Child Protection Policy
WFWIA has a direct impact on children as well as adults in Kenya, primarily from Kibera slum in Nairobi. WFWIA is associated with Wanawake Kwa Wanawake (WKW) in Kenya and they manage the implementation of this policy for WFWIA in Kenya.
WFWIA has no direct exposure to the welfare of children with its work in Australia.
WFWIA and WKW recognize their duty to ensure that advice and support is available to help personnel, colleagues, and volunteers to play their part in protecting children, and to ensure that such advice and support is available to all involved.
It affirms the right of those who have suffered child abuse to receive a compassionate and just response. Children, in particular, need someone to turn to when they are being abused. Often they do not know where to go for help.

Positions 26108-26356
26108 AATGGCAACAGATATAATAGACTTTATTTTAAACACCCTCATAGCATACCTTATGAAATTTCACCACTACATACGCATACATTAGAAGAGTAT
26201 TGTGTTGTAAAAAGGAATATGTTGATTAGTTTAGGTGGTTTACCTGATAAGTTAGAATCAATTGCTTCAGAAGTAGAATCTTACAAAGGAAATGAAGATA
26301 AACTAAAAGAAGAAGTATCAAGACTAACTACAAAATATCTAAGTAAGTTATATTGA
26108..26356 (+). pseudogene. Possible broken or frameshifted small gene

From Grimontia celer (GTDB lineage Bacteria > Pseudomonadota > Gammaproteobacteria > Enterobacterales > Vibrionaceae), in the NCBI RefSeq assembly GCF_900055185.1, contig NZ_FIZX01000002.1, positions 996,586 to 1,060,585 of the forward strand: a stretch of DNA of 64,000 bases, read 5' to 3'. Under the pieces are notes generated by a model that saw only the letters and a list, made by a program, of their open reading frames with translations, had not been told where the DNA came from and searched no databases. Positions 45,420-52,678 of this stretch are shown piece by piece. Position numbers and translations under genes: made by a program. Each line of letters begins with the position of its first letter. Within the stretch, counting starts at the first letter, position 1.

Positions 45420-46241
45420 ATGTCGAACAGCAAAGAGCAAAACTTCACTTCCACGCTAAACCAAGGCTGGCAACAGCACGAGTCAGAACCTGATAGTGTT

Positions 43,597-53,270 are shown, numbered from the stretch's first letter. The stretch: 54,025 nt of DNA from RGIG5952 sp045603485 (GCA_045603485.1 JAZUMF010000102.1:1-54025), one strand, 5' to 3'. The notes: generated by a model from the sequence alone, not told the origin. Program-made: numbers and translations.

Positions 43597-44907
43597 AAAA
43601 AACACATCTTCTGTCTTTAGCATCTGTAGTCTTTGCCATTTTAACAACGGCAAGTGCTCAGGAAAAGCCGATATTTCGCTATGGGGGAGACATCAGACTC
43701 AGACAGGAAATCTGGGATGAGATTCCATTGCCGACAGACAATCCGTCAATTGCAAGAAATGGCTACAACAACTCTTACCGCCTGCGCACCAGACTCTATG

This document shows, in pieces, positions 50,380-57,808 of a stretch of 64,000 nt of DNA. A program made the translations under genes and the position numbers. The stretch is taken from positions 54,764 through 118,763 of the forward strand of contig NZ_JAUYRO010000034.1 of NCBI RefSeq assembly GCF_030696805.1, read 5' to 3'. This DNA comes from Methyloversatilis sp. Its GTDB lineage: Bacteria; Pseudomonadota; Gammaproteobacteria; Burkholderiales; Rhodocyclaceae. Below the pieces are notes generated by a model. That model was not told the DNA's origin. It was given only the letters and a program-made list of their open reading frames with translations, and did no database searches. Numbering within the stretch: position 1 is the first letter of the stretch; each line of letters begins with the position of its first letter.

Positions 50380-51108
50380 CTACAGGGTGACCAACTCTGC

As part of its response to the issue of safeguarding children, WKW has a delegated person called the Child Protection Officer (CPO) to undertake special responsibilities for keeping children safe.
As soon as there is an allegation or suspicion of any form of abuse within WKW’s area of jurisdiction, the Child Protection Officer (CPO) shall be informed and shall make immediate contact with the director of WKW and the Chairperson of WFWIA so that the approved procedures set out in the Child Protection Policy can be followed.
WFWIA/WKW work together to realise every child’s right to health, education and protection and work to help them to achieve immediate and lasting changes in their lives.
WFWIA/WKW are committed to protecting children, regardless of gender, race, country of origin or religious belief.